BALTIMORE -- There are better, more conventional ways to leave a favorable impression on your audience than to drop a 40-0 decision in the last game of the regular season.

But precious little about what happened during the inaugural football season at St. Frances Academy -- a private school of a little more than 300 students in East Baltimore -- was conventional. So when coach Mike Clay -- who along with his staff did not take a salary from the cash-strapped school -- gathered his players for last Friday night's postgame chat, he remained upbeat. "I hope you realize how successful you've been with a 4-4 record," Clay said. "If we come out next year with the nucleus we have coming back ... we're going to be competing for that championship."

It's ambitious talk for a coach with a .500 season barely in the rearview mirror. Considering there was no football team before June, Clay -- who joined the school after his contract was not renewed at St. Mary's (Annapolis, Md) despite winning last year's MIAA's 'B' Conference title -- had reason for optimism. "We're all out here learning something," said David Ridgeley, a junior defensive lineman. "We still have flaws, but doesn't every team?"

That the Panthers finished the season at .500 is a testament to perseverance and faith -- a commodity in great supply at St. Frances, which is located in a drug-riddled neighborhood. Founded in 1828 for the children of slaves and run by the Oblate Sisters of Providence, the nation's oldest order of African-American nuns, the school added football as an alternative to the streets.

"I've seen such an increase in gang activity," said Sister John Francis Schilling, the school's president. "I just felt like the boys needed something, some discipline thing because they're looking for a family or a community."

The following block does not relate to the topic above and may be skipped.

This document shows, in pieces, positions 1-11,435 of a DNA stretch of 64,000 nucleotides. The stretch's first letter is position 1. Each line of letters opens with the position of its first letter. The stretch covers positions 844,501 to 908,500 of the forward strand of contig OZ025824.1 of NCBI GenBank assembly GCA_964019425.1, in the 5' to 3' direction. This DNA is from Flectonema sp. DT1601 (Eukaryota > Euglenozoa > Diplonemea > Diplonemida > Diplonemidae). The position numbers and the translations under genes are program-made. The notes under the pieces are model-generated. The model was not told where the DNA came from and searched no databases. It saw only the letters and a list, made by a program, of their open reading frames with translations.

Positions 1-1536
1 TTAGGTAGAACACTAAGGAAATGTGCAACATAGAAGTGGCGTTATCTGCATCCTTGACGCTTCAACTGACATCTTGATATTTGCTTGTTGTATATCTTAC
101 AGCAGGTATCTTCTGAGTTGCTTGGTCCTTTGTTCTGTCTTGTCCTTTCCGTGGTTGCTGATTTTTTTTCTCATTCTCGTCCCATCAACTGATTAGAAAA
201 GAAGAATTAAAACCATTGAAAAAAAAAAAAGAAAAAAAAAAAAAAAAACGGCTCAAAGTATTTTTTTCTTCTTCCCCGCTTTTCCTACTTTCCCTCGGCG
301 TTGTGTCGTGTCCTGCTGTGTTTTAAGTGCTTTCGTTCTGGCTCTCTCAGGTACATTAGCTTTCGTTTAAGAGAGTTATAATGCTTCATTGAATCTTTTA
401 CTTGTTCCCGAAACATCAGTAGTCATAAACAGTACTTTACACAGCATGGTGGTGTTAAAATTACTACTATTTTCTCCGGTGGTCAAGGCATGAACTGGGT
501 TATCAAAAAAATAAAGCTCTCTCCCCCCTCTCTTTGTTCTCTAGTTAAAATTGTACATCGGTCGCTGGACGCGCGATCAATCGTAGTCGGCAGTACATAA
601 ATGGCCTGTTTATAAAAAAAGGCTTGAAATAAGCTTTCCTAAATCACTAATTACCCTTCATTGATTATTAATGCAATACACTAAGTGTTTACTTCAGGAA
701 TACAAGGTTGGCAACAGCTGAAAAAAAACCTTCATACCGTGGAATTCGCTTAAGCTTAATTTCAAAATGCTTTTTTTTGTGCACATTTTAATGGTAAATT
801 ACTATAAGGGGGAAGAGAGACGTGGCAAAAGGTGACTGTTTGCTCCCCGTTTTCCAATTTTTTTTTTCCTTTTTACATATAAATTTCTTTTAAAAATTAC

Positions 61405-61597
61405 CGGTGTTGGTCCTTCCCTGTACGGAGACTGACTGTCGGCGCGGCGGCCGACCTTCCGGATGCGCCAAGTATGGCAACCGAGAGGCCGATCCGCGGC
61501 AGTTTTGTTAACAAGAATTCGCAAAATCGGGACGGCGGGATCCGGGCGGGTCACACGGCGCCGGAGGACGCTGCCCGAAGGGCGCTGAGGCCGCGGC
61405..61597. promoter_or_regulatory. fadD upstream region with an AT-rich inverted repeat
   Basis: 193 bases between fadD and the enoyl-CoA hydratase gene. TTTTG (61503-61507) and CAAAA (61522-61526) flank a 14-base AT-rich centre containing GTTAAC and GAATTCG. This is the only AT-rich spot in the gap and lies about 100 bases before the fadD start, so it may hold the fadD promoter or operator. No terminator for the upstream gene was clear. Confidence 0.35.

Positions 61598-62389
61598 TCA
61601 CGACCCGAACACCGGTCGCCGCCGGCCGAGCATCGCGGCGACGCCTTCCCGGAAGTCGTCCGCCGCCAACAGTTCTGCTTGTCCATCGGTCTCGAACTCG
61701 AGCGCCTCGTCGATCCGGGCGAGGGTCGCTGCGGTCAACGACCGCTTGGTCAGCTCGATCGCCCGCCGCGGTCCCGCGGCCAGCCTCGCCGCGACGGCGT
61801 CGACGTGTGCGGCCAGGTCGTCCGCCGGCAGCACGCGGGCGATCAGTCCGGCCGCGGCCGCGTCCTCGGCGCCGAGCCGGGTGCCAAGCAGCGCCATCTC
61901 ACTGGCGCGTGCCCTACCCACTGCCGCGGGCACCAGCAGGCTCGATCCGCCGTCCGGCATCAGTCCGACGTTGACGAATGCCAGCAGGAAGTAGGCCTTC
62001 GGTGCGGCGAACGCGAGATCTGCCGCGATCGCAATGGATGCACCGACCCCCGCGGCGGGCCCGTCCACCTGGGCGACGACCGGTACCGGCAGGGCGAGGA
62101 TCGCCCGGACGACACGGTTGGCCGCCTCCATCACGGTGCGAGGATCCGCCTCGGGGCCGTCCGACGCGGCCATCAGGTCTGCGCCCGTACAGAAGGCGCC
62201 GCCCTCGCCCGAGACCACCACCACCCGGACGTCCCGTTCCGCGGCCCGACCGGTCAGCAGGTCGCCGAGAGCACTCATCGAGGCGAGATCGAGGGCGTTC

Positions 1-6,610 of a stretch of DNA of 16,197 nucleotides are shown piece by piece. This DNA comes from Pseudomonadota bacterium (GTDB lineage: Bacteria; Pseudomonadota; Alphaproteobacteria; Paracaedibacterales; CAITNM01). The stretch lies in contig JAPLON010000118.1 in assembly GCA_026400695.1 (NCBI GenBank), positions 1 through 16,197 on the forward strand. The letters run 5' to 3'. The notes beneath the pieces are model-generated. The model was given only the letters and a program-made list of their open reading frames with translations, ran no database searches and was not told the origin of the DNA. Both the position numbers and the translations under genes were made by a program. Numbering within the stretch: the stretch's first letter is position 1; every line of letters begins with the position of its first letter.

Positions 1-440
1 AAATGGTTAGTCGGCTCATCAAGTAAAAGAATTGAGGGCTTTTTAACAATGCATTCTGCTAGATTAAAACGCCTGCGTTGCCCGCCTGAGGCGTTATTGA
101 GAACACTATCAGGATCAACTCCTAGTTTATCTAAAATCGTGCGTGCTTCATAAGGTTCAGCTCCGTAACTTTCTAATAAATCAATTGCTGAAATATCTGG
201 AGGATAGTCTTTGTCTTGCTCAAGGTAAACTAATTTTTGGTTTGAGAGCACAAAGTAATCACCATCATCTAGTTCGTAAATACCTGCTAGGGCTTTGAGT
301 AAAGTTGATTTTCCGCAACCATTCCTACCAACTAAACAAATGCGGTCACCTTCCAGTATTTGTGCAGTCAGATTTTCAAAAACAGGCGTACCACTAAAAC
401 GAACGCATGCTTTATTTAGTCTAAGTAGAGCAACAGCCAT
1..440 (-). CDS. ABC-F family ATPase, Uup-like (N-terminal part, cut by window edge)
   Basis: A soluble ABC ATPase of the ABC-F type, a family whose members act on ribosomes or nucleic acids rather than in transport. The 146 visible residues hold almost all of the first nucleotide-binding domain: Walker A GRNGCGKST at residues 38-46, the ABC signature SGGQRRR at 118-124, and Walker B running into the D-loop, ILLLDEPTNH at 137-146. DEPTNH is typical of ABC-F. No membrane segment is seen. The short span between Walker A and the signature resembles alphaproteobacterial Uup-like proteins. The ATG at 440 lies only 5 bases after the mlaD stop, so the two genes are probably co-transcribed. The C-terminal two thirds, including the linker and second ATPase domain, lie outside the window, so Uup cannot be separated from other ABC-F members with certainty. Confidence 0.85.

Students need only look across Biddle Street for perspective. On the other side is the Maryland Penitentiary -- a maximum-security prison from which announcements are audible in the surrounding area. "You can't [be] opposite a jail every day with announcements going off and helicopters going around and police wailing up and down the street without seeing what difference you're making," said Laura Waterhouse, a 24-year-old teacher at St. Frances. "It's possible they will end up right across the road. It's a horrible thing to think about, but it happens and has happened."

Well-known to hoop observers for producing Devin Gray, who starred at Clemson before playing in the NBA, the school's football program aspires to follow suit. After school started, a donor gave money to dig up an area between two buildings on the school's small grounds and plant dirt and sod, giving the Panthers an on-campus practice facility. Because the area is about 40 yards long and is surrounded by concrete, room is limited for the team to work on much more than a handful of running plays and short passes. "The Oblates have a motto: 'Providence provides. Providence will provide'," said David Owens, the school's assistant athletic director. "It's a leap of faith, but it's one that will be rewarded."

On game days, Clay handled a depleted roster due to injury, behavior problems and academic ineligibility. With just 19 of the 50 players who had showed up regularly in August gone by the season's penultimate game, Clay installed the single-wing offense for their road game against the Ferris School (Wilmington, Del.). The gimmick paid off handsomely as the Panthers won 36-8, and provided momentum for last Friday's season finale against Friendship Collegiate of Washington, D.C. "Things got a little shaky, but sometimes they say, you have to get worse to get better,' said Marcus Snipes, an all-around athlete who followed Clay from St. Mary's. "I'm pretty sure that everyone is believing in [Clay's] philosophy."

Without Snipes, their best pass-catching weapon because he was suspended from school for getting in a fight, the Panthers were left to rely on the ground game for the finale. When sophomore tailback Keyson Barnes suffered a dislocated shoulder on St. Frances' first possession, the Panthers limped to the finish, advancing past midfield just twice the rest of the way.

In spite of the loss, progress was made. With only seven seniors on his roster, Clay hopes the program will improve. For now, the first season's foundation is something for Clay to build on. "This year, we're just building the relationship and the trust between the kids and our coaches," Clay said. "That's our goal: to get them to understand that this is another opportunity."

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